Increasing the Computational Speed of Flash Calculations With Applications for Compositional, Transient Simulations
- Claus P. Rasmussen (Calsep A/S) | Kristian Krejbjerg (Calsep Inc.) | Michael L. Michelsen (Technical U. of Denmark) | Kersti E. Bjurstrøm (Scandpower Petroleum Technology A/S)
- Document ID
- Society of Petroleum Engineers
- SPE Reservoir Evaluation & Engineering
- Publication Date
- February 2006
- Document Type
- Journal Paper
- 32 - 38
- 2006. Society of Petroleum Engineers
- 4.1.5 Processing Equipment, 4.2.2 Pipeline Transient Behavior, 4.2 Pipelines, Flowlines and Risers, 5.2.2 Fluid Modeling, Equations of State, 5.5 Reservoir Simulation, 4.3.1 Hydrates, 5.2 Reservoir Fluid Dynamics, 5.3.2 Multiphase Flow
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Approaches are presented for reducing the computation time spent on flash calculations in compositional, transient simulations. In a conventional flash calculation, the majority of the simulation time is spent on stability analysis, even for systems far into the single-phase region. A criterion has been implemented for deciding when it is justified to bypass the stability analysis. With the implementation of the developed time-saving initiatives, it has been shown for a number of compositional, transient pipeline simulations that a reduction of the computation time spent on flash calculations by approximately 85 to 90% can be achieved.
Modeling of oil production requires simulations of transient flow. Examples are miscible-gas displacement in petroleum reservoirs and multiphase flow in pipelines, including slug formation and startup scenarios. In a typical transient-flow simulation, the system is discretized into a number of cells or sections. Phase amounts and phase properties are needed for each cell or section to solve the conservation equations in the model, and specifically for transient pipeline simulations to calculate such properties as heat loss to the surroundings, liquid holdup, and pressure drop. If the overall composition is constant during the simulation, the phase properties can be stored in precalculated tables listing the needed properties as a function of pressure and temperature (Bendiksen et al. 1991; Xu and Shea 2001). This is referred to in the following sections as a noncompositional, table-based simulation.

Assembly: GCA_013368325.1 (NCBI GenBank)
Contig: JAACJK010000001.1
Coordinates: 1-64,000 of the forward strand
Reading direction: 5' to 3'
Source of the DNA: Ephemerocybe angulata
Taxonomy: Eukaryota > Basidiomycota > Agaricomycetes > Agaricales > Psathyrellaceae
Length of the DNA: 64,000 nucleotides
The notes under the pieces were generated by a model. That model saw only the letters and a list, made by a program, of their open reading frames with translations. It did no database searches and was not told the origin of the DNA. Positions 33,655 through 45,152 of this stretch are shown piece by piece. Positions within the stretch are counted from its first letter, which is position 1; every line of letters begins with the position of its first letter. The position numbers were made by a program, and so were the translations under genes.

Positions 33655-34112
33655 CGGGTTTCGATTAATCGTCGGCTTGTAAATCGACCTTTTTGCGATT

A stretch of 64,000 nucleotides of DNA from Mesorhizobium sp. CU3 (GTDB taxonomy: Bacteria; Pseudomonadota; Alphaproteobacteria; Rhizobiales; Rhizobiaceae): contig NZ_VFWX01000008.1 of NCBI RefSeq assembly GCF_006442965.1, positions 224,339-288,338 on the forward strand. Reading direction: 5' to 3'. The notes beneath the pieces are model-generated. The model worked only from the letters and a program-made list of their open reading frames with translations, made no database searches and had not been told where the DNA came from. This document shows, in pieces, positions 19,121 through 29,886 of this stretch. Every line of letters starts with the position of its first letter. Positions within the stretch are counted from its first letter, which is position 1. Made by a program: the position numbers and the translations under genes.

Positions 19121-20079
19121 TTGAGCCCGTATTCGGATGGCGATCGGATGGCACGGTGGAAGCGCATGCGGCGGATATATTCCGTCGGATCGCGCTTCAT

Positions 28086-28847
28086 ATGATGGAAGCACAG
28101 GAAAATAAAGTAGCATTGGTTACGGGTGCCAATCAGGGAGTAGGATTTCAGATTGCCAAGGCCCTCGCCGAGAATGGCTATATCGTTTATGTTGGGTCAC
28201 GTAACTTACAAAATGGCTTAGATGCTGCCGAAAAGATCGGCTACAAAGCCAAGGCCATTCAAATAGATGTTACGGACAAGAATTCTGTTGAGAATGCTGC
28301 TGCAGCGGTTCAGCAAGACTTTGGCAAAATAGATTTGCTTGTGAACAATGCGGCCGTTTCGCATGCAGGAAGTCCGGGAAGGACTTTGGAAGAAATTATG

When simulating miscible-gas displacement in reservoirs, the assumption of a constant overall composition is not adequate because the injection gas will dissolve in the reservoir fluid and vice versa. Similarly, in many typical multiphase pipelines, the fluid composition will vary because of velocity differences between phases, interfacial mass transfer, and merging networks. In these situations, a compositional approach is useful. A compositional model has the drawback that the computation time is much higher than that of a noncompositional table-based approach. The phase amounts and properties must be evaluated in each cell or section in each timestep. Furthermore, phase compositions are required to calculate the interfacial mass transfer. Nevertheless, the increased accuracy in the fluid description makes the compositional approach attractive to represent multiphase pipelines and reservoirs with large compositional variations.
Flash Equilibrium Calculations in Compositional, Transient Simulations
The physical properties of a fluid in a cell or section depend on whether the fluid is present as a single phase or splits into several equilibrium phases. A flash calculation is therefore required in each timestep to determine the number of equilibrium phases and their amounts and compositions. Even with relatively few mixture components, the computation time of a compositional, transient simulation far exceeds that of a corresponding noncompositional, table-based simulation; furthermore, the computation time increases with an increased number of components.
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